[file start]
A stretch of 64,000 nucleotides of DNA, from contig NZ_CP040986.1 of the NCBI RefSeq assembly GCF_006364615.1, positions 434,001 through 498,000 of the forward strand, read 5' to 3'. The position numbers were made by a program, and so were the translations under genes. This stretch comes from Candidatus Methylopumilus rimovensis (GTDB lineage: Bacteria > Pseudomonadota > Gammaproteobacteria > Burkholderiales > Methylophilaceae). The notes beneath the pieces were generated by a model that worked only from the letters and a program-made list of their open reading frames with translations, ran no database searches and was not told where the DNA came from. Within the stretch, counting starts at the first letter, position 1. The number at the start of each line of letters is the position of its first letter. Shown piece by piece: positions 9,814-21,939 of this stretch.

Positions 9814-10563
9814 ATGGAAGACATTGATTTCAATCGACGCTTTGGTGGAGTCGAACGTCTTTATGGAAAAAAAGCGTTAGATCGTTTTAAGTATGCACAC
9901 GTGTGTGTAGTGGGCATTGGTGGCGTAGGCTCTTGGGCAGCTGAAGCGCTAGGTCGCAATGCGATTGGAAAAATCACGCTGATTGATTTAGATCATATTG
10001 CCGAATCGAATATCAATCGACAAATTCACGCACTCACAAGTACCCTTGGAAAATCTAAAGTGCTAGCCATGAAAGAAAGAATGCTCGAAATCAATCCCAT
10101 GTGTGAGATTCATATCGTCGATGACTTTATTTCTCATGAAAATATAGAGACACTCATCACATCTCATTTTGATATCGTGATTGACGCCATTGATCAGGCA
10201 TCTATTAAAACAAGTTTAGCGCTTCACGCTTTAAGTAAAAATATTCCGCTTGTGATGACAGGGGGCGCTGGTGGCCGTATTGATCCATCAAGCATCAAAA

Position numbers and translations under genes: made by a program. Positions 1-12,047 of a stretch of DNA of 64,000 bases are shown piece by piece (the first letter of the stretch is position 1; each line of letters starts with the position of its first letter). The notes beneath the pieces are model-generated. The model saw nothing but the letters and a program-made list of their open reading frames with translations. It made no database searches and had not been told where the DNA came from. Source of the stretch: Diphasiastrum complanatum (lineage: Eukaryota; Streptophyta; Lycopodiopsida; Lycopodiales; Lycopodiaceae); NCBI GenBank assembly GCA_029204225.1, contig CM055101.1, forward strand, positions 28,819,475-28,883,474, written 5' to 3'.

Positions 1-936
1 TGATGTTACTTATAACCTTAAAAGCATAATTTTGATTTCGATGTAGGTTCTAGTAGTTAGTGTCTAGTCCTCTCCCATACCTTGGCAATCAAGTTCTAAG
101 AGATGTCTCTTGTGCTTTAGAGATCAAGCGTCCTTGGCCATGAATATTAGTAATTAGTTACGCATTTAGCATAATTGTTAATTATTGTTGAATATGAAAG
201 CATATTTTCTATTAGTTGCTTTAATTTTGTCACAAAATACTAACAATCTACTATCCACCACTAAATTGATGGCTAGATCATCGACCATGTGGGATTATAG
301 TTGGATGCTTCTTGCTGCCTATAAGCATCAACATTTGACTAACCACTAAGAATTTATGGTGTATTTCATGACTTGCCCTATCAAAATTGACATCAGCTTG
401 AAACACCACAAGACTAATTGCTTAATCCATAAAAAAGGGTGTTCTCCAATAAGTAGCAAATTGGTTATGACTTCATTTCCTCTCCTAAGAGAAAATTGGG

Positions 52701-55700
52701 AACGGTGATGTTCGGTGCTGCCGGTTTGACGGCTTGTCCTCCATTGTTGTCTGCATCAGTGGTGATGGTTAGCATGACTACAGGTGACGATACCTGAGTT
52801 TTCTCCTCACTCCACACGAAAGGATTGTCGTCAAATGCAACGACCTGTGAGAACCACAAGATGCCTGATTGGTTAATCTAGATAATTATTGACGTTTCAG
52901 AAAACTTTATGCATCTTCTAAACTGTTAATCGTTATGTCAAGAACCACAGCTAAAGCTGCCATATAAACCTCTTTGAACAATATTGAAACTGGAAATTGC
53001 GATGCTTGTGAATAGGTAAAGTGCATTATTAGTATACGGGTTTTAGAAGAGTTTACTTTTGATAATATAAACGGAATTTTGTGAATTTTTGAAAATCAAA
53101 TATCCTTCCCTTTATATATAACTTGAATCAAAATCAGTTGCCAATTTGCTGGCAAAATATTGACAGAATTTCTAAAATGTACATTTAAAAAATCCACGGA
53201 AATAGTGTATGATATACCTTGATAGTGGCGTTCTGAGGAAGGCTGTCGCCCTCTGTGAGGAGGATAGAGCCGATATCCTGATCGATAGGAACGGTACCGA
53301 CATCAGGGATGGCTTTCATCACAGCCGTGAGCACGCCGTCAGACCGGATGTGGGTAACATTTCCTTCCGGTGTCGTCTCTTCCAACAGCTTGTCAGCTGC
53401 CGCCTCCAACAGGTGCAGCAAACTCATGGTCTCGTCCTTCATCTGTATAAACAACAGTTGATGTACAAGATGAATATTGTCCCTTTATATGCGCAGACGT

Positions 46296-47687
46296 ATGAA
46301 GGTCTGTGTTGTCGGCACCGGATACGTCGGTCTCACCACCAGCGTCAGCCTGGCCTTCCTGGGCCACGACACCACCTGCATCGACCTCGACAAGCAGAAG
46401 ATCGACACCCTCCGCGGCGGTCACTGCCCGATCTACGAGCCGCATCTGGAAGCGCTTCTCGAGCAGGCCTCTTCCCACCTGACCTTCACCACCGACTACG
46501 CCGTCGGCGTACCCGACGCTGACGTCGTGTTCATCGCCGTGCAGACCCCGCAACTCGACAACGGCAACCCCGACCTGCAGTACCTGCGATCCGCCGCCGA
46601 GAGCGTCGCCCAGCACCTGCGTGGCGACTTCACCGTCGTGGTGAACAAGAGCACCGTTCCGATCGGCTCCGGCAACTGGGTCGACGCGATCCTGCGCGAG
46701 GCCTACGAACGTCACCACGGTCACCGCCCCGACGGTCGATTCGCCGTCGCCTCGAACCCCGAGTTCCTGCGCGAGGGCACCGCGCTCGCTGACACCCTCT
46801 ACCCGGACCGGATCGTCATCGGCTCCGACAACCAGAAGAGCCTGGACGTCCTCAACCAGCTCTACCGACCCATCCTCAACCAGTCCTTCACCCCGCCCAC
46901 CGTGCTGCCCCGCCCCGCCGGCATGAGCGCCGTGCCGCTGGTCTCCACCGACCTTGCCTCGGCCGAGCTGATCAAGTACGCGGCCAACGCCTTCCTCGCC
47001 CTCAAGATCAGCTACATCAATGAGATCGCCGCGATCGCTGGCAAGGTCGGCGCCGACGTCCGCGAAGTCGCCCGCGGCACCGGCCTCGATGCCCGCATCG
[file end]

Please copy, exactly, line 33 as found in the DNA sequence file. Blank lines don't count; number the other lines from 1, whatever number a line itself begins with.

47001 CTCAAGATCAGCTACATCAATGAGATCGCCGCGATCGCTGGCAAGGTCGGCGCCGACGTCCGCGAAGTCGCCCGCGGCACCGGCCTCGATGCCCGCATCG